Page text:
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This is a film of deep terrors and troubling insights--one that works a spell of continual, mounting anxiety. It concerns the supernatural and has an eerie, dreadful power, but it is not simply a scare show; it is in the tradition of The Turn of the Screw, not The Exorcist. Don't Look Now uses the occult and the inexplicable as Henry James did: to penetrate the subconscious, to materialize phantoms from the psyche.
Director Roeg, formerly a cameraman (Petulia) has made two previous films: Performance, which he co-directed, and Walkabout. Both had a disquieting beauty, a dreamlike sense of dislocation and, most of all, a reliance on the visual vocabulary of the cinema to build and sustain the narrative. Don't Look Now is Roeg's best work so far --the most deliberate and contained. Much of the movie's power comes from images that carry a kind of glancing, indefinable threat and remain in some dark corner of the imagination. They are immediate but not quite real, like Pinter's language or a Bergman scene.
The film is being billed as "Daphne Du Maurier's Don't Look Now," but a reading of the Du Maurier story from which the adaptation has been made makes one appreciate Roeg and Screenwriters Scott and Bryant all the more. Film and story share certain basic elements of plot and an ending of cruel surprise. The story is detached, almost cursory. Roeg and his collaborators have constructed an intricate, intense speculation about levels of perception and reality. Thanks also to the superb performances of Donald Sutherland and Julie Christie, Don't Look Now has in abundance what most other excursions into the supernatural lack: rigorous psychological truth and an emotional timbre that is persuasive.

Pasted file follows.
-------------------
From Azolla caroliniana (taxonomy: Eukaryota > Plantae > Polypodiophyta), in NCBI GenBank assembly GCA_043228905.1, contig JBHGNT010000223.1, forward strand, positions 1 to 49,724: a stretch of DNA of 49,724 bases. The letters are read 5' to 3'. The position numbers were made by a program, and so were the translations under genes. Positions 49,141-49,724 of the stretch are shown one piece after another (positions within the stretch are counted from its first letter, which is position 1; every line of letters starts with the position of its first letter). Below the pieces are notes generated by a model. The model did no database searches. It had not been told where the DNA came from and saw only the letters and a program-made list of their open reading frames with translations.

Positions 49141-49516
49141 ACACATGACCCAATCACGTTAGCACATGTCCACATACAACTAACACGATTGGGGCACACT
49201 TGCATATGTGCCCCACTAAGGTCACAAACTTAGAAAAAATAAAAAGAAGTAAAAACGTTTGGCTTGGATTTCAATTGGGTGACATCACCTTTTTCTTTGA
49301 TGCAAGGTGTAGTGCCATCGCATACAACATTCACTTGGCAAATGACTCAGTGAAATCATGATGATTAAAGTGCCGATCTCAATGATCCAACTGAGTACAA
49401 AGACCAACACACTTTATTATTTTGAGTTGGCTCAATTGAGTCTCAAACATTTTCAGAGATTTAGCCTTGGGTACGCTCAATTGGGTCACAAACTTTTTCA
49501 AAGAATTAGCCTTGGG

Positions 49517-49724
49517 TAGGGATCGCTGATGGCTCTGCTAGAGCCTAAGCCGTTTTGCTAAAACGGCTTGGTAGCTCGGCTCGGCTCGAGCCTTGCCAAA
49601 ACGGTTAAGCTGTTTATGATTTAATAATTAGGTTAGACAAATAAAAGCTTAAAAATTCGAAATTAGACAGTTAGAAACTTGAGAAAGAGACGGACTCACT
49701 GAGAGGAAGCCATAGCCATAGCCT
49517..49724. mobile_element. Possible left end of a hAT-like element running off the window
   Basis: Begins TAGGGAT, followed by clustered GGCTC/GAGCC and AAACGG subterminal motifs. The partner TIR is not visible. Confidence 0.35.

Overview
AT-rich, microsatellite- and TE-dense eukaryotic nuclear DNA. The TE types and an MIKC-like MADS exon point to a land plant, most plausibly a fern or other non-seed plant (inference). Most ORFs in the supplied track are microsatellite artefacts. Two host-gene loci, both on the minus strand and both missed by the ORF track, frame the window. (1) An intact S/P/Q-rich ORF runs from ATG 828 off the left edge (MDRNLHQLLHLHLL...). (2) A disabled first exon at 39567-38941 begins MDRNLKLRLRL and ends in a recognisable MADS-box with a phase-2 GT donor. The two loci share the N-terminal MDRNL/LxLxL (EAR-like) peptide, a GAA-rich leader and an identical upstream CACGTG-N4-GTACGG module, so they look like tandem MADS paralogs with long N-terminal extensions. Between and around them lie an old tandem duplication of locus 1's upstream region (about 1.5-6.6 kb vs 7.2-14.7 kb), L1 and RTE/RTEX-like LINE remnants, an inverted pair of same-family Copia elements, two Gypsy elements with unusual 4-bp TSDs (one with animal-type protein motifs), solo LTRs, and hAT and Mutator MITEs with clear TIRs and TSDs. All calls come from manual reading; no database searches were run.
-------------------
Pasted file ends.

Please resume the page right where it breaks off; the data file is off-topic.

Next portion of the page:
Sutherland and Christie play a married couple, John and Laura Baxter, whose daughter has recently drowned in a pond on their country property. Leaving their surviving son in school, the Baxters depart for Venice, where John is restoring a 16th century church. The movie gives a compelling sense of the city not as a romantic tourist spot, but as a cold, purgatorial place, a labyrinth full of mute threat. It is, as one character describes it, "like a city in aspic at a dinner party where all the guests are dead and gone."
The Baxters meet two sisters, one of whom is blind and psychic. The sisters (well played by Hilary Mason and Clelia Matania) reassure the couple of the happiness of their dead daughter. But they sense danger, too. They tell Baxter that his life is in peril while he remains in Venice. He does not believe them, but he is bothered by strange presentiments, and by the persistent reappearance of a small figure in a hooded red raincoat--the garment his daughter was wearing when she drowned.
Roeg has made this darting figure in red into an embodiment of Baxter's guilt over his daughter's death. Reinforced by Pino Donnagio's fine score, Roeg creates a world where everything seems to have a repercussion. He has composed the film with a series of interrelated visual metaphors--glass breaking under a bike wheel, tiles being crushed under a shoe. He also heightens the suspense by stressing the idea of simultaneity: as simple as a window being closed and a door blowing open, or as complex as water being spilled onto a color slide, making the red dye run, and a little girl in a red raincoat sinking into a pond. Every shot and image is like a tile in the mosaic of the church under restoration. Each fits together, forming at last a picture already prescribed, perhaps fated.
Don't Look Now is such a rich, complex and subtle experience that it demands more than one viewing. Roeg's insistence on the power of the image, his reliance on techniques of narrative that are peculiarly cinematic, remind us how undemanding and perfunctory so many movies still are. Roeg's is one of those rare talents that can effect a new way of seeing.— Jay Cocks, Time Magazine
Thu October 30, 2014, 7:30 only, VAC Basement Auditorium (1B20)
UK, 110 min, 1973, 1.85:1, Color, Rated R, 35mm